8,000 years ago Europe was a very different place. England was linked to Holland by a massive swathe of land. Where the North Sea is now lay the landmass of Northland. And then came a period of global warming, a shifting of continents and, over a few short years, the sea rushed in and our history was set.
But what if the sea had been kept at bay? Brythony is a young girl who lives in Northland. Like all her people she is a hunter gatherer, her simple tools fashioned from flint cutting edges lodged in wood and animal bone. When the sea first encroaches on her land her people simply move. Brythony moves further travelling to Asia. Where she sees mankind's first walled cities. And gets an idea. What if you could build a wall to keep the sea out?
And so begins a colossal engineering project that will take decades, a wall that stretches for hundreds of miles, a wall that becomes an act of defiance, and containing the bones of the dead, an act of devotion. A wall that will change the geography of the world. And it's history.
Stephen Baxter has become expert at embedding human stories into the grandest sweeps of history and the most mind-blowing of concepts. STONE SPRING begins a trilogy that will tell the story of a changed world. It begins in 8,000 BC with an idea and ends in 1500 in a world that never saw the Roman Empire, Christianity or Islam. It is an eye-opening look at what history could so easily have been and an inspiring tale of how we control our future.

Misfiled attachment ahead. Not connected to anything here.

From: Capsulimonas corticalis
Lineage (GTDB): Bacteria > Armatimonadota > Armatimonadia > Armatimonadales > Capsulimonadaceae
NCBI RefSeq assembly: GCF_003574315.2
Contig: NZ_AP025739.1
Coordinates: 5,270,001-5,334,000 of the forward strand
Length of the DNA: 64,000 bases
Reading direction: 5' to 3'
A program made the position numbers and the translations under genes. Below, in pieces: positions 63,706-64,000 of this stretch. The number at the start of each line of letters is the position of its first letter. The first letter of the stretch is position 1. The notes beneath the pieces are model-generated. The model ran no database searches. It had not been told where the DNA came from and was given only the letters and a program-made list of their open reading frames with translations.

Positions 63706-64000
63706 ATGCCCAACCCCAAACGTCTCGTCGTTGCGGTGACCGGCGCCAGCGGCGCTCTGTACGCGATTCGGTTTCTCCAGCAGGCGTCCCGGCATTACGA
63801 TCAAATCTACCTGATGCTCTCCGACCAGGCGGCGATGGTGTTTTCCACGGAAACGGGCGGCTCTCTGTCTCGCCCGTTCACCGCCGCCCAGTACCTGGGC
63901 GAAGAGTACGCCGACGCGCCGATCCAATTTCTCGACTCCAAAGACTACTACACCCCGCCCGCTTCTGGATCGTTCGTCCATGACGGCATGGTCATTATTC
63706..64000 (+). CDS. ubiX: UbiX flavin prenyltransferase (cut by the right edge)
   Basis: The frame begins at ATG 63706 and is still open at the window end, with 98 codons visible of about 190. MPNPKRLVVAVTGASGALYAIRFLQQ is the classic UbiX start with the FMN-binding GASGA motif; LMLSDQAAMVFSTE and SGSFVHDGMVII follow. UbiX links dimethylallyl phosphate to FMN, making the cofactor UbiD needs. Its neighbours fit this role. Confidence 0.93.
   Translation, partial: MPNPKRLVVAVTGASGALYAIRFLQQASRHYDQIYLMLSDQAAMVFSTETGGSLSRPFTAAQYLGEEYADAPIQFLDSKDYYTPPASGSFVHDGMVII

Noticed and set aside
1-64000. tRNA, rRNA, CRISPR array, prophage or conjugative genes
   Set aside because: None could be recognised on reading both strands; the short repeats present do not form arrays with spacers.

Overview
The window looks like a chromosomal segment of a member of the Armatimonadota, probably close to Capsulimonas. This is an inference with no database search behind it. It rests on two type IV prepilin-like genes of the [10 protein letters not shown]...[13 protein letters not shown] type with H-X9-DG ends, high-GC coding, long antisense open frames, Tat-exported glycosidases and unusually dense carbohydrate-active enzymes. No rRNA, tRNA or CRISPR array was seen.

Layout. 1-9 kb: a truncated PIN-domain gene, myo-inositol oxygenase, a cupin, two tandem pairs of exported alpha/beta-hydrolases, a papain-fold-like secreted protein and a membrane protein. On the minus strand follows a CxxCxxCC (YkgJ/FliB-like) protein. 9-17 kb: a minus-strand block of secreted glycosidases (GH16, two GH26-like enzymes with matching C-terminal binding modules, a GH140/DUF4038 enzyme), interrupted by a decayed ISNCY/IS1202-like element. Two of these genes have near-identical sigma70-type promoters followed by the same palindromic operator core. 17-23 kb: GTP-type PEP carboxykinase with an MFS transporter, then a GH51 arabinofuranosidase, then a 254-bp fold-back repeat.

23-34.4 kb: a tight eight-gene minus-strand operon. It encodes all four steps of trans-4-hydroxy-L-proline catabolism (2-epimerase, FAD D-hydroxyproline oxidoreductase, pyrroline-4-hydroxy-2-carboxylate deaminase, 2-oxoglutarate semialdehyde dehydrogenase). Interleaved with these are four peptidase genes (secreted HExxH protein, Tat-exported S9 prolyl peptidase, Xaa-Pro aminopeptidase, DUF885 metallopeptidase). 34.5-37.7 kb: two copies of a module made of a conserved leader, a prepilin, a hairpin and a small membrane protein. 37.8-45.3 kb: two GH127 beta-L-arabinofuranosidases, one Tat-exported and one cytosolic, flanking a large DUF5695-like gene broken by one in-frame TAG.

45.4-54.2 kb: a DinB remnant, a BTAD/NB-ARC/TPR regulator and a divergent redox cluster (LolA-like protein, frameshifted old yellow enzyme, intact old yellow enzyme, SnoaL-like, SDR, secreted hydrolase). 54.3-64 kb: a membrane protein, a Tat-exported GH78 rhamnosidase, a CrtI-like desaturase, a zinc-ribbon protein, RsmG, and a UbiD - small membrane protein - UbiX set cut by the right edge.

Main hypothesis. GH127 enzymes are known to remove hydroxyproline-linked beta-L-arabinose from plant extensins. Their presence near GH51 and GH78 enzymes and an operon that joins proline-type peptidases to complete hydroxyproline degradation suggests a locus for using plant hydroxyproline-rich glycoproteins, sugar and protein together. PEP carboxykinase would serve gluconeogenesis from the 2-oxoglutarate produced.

Baxter launches the Northland trilogy with this solid alternate history that stands nicely alone. In Northland, the stretch of land that is now the North Sea, adolescent Ana celebrates her blood tide in the matriarchal village of Etxelur while worrying about her missing father and her older sister, Zesi, who seems less interested in her savage Pretani betrothed than in his younger brother. After a tsunami kills most of the villagers, Ana is inspired by Novu, an ex-slave from Jericho, to attempt to build a wall that will hold back the sea and prevent her land from sinking. Typical Baxter touches include a large but not unwieldy cast of characters and a sudden shift forward in time, but the well-researched setting (complete with endnotes) and occasionally over-the-top interpersonal and intertribal drama keep things fresh.